Food, wine, history and much more

Surroundings

Situated in a panoramic position,

Pornanino can be located at ten minutes drive from the famous Chianti medieval town of Radda. Radda is a splendid hill-top town with cobbled streets and a good choice of restaurants and bars. In the summer months there is often street evening entertainment such as dancing and craft fairs. Nearby, one can visit Castellina, Gaiole and many other places of interest like:

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Radda in Chianti

Radda traces it origins to settlements to 2000 BC where archeological digs testify to a history of transitory inhabitants. In the mid 1200’s Radda was established as the headquarters of the Lega di Chianti, long before they commercialized in wine...The actual name Radda in Chianti is from 1911 in an effort to give an elevated value to the wine in production in the area.
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Siena

In this city, everything has remained unchanged for centuries. There, one breathes an ‘atmosphere’ that cannot be found elsewhere, because its people truly maintain the traditions of their ancestors. The tradition of the 'Palio' is celebrated and renewed each year with the same renowned power and enthusiasm.

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Firenze

From its physical beauty to its unique spirit, Florence offers something magical to each and every visitor. Whether exploring the city's narrow alleyways and backstreets, visiting famed museums such as the Uffizi or Accademia, every minute of your Florentine experience is sure to be wondrous.
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San Giminiano

San Gimignano, with its distinctive skyline, stands like a medieval mirage on its hilltop. Famous all over the world for its walls built in the 13th century and 12 surviving towers, rich in history, ancient traditions, delightful wine and food. Being once a stop for pilgrims en route to Rome is now a popular tourist destination.

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Pisa

Pisa's Piazza dei Miracoli (Square of Miracles) is home to many of the city's most beautiful attractions. The baptistery shares the piazza with the imposing Camposanto (sacred burial ground), the marble-covered cathedral, a masterpiece of Pisan Romanesque architecture built in the early 1600s and the famous Leaning Tower.
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Lucca

The Roman origins are still visible today, such as the Piazza dell'Anfiteatro Romano, where building construction in the Middle Ages closely followed the oval shape of the former Roman Ampitheater. The town also holds special rank in the history of opera, as the birthplace of Giacomo Puccini, and because of popular opera events throughout the season.

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Arezzo

Arezzo has a vocation as a leading tourist attraction. The last walls, built in the 16th century, effectively curbed urban expansion until modern times. This is indeed the key to historical Arezzo identity: a sum total of very different parts – medieval Arezzo, the town of the grand-dukes, the town under Medici and Lorraine rule.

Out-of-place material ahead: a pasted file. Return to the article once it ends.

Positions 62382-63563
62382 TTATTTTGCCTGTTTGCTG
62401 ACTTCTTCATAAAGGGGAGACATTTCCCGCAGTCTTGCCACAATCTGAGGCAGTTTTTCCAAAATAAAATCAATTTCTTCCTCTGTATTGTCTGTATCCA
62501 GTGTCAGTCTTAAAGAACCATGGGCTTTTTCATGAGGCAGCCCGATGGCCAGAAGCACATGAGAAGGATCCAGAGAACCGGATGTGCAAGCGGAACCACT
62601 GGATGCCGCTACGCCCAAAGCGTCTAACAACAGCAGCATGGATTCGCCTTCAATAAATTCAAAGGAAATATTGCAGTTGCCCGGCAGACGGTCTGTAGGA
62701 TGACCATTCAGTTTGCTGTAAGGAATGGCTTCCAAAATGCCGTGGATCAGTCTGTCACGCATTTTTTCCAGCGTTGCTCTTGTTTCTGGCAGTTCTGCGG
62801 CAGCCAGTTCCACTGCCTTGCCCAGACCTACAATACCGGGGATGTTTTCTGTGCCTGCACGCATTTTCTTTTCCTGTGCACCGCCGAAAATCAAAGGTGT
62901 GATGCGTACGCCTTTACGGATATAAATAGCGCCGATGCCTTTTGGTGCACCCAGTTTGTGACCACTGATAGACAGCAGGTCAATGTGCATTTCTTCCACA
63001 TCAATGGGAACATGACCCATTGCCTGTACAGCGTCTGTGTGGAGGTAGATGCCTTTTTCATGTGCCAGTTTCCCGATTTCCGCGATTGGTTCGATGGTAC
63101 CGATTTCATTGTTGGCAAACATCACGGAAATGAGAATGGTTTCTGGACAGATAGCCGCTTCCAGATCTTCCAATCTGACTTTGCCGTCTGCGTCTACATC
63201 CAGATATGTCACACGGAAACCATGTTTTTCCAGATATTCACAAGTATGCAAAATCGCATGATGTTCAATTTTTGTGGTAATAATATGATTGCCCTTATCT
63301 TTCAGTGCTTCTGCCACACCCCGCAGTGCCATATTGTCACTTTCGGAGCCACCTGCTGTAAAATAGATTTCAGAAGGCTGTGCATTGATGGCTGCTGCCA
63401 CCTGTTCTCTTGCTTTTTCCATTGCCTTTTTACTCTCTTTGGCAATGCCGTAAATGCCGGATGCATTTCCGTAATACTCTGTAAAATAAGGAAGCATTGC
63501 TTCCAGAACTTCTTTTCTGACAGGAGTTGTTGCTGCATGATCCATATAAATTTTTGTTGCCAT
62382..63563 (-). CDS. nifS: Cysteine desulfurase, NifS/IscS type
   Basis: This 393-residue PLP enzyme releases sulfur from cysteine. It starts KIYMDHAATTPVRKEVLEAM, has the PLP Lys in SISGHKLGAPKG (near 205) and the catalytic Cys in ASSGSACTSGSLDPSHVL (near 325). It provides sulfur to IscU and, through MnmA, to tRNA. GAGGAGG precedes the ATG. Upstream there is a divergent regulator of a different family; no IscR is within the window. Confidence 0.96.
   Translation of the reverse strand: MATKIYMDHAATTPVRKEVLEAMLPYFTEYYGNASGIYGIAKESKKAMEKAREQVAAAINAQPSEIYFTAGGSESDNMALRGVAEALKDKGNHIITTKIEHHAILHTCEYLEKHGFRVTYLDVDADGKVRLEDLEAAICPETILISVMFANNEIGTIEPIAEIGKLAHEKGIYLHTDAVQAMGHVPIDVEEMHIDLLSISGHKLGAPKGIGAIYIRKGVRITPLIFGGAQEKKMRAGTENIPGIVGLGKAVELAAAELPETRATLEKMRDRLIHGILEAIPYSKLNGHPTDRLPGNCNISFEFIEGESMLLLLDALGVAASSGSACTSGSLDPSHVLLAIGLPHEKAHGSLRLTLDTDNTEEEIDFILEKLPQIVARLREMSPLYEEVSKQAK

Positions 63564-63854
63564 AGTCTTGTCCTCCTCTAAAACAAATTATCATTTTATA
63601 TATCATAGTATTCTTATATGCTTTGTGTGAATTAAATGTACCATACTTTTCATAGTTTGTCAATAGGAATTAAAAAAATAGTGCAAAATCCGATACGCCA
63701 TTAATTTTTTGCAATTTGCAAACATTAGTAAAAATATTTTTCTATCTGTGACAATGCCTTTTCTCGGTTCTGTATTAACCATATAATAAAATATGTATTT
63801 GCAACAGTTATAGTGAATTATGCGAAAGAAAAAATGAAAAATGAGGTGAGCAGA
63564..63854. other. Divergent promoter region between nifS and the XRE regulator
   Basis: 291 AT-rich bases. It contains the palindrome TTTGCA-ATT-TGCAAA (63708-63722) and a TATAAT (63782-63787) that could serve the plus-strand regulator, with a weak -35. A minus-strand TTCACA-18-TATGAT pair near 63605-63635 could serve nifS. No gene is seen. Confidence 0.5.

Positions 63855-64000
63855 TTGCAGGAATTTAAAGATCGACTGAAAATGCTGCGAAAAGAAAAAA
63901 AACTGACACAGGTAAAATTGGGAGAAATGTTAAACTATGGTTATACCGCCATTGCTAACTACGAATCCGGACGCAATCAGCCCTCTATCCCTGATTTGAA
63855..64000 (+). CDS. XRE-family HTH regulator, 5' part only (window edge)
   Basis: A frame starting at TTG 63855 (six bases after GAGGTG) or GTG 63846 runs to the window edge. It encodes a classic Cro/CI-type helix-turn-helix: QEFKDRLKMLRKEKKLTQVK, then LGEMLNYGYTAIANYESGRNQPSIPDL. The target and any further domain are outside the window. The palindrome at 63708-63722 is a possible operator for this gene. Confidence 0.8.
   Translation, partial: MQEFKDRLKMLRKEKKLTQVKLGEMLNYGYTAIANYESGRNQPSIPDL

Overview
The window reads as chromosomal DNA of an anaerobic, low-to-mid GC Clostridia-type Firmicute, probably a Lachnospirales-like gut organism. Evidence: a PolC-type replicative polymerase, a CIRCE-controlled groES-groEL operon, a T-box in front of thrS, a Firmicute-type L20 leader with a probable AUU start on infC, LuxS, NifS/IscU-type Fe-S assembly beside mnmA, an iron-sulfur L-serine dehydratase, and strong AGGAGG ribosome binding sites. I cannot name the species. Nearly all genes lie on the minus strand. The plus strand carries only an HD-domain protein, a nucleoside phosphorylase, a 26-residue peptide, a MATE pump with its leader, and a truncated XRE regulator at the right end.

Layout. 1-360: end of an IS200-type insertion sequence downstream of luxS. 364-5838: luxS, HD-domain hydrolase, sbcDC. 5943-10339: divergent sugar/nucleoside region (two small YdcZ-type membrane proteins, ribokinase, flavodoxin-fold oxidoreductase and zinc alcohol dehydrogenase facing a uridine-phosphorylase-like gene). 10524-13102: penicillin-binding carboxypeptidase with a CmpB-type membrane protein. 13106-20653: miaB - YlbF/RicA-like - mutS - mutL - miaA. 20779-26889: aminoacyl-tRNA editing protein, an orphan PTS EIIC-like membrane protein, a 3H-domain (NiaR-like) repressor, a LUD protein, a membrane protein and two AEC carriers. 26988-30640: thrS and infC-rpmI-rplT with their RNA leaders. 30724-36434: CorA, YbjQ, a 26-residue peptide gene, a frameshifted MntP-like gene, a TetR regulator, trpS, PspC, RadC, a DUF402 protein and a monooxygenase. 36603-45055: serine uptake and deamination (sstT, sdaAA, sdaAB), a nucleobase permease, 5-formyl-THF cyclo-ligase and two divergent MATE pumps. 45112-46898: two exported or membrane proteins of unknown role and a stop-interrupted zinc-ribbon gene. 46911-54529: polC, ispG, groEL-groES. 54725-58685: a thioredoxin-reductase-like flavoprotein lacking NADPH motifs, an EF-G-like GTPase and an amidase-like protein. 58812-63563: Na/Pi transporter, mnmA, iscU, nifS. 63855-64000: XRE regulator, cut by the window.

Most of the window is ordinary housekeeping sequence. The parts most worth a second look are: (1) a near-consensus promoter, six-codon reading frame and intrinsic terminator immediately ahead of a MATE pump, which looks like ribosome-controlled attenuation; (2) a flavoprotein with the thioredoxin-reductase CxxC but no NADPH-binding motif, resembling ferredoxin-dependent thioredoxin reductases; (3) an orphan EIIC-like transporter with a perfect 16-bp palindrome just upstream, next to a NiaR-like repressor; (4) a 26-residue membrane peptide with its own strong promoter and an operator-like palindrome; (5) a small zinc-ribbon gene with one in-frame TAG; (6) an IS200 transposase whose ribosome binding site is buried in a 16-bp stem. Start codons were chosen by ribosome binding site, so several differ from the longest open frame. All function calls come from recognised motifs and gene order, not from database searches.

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Pienza

It was in this Tuscan town that Renaissance town-planning concepts were first put into practice after Pope Pius II decided, in 1459, to transform the look of his birthplace. This new vision of urban space was realized in the superb Piazza Pio II and the buildings around it: the Piccolomini Palace, the Borgia Palace and the cathedral of the Renaissance.

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Cortona

Cortona is one of the oldest Cities in Italy, it was founded by the Umbrians almost 3000 years ago. It sits implacably on a green mountainside above terraced olive groves, stony yet inviting. It's a steep medieval city where cut-stone staircases take the place of many streets, and views over the wide Chiana Valley stretch south to Umbria's Lake Trasimeno.
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Volterra

Volterra is one of the most ancient of all Etruscan communities, and still abounds in Etruscan artefacts. Thanks both to its impregnable position, and its alabaster mines, the Etruscan settlement of Velathri survived through the Roman era and beyond. its walls and houses slipping away to the west over the Balze cliffs, which form a dramatic prospect.

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Monteriggioni

Monteriggioni stands on top of a low hill whose slopes are dotted with olive trees and vines. The castle was founded in the second decade of the 13th century. For centuries the site carried out this function for which it was created, resisting countless sieges and attacks, one after the other.
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Val d'Orcia

Val d'Orcia is part of the agricultural hinterland south of Siena. The landscape's distinctive aesthetics, flat chalk plains out of which rise almost conical hills with fortified settlements on top, inspired many artists. Their images have come to exemplify the beauty of well-managed Renaissance agricultural landscapes.

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Terme di Saturnia

The famous thermal springs make this a must-see. Saturnia's thermal baths are the bubbling waters seeping through the Earth's crust in an area stretching from Mount Amiata to the hills of Albenga and Fiora and reaching Roselle and Talamone. The waters are rich in mineral deposits, especially sulphur which gives it a slightly "eggy" smell.
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San Galgano

The building made up of the Hermitage (also called Montesiepi’s Round) and of the ruins of the big St. Galgano’s Cistercian Abbey, is one of the most enchanting views in Tuscany. In Montesiepi’s Round you can find St. Galgano’s Sword in the stone.